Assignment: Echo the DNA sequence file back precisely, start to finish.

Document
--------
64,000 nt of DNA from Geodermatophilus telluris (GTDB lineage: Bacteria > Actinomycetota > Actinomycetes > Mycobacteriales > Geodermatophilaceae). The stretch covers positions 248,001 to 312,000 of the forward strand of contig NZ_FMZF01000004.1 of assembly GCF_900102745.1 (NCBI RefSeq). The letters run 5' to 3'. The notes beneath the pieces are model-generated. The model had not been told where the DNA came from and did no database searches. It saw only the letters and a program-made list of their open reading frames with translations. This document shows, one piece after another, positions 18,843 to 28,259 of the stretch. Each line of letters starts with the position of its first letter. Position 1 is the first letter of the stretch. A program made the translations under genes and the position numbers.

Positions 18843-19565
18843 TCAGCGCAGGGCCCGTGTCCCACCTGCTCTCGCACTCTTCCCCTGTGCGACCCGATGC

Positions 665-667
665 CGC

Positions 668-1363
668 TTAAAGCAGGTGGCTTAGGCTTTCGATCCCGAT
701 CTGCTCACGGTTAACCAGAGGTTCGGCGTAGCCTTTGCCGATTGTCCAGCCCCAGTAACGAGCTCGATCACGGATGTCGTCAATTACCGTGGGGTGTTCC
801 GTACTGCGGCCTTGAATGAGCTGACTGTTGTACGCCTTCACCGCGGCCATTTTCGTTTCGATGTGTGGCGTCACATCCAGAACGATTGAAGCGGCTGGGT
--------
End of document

64,000 nt of DNA from Geodermatophilus telluris (GTDB lineage: Bacteria > Actinomycetota > Actinomycetes > Mycobacteriales > Geodermatophilaceae). The stretch covers positions 248,001 to 312,000 of the forward strand of contig NZ_FMZF01000004.1 of assembly GCF_900102745.1 (NCBI RefSeq). The letters run 5' to 3'. The notes beneath the pieces are model-generated. The model had not been told where the DNA came from and did no database searches. It saw only the letters and a program-made list of their open reading frames with translations. This document shows, one piece after another, positions 18,843 to 28,259 of the stretch. Each line of letters starts with the position of its first letter. Position 1 is the first letter of the stretch. A program made the translations under genes and the position numbers.

Positions 18843-19565
18843 TCAGCGCAGGGCCCGTGTCCCACCTGCTCTCGCACTCTTCCCCTGTGCGACCCGATGC

Positions 665-667
665 CGC

Positions 668-1363
668 TTAAAGCAGGTGGCTTAGGCTTTCGATCCCGAT
701 CTGCTCACGGTTAACCAGAGGTTCGGCGTAGCCTTTGCCGATTGTCCAGCCCCAGTAACGAGCTCGATCACGGATGTCGTCAATTACCGTGGGGTGTTCC
801 GTACTGCGGCCTTGAATGAGCTGACTGTTGTACGCCTTCACCGCGGCCATTTTCGTTTCGATGTGTGGCGTCACATCCAGAACGATTGAAGCGGCTGGGT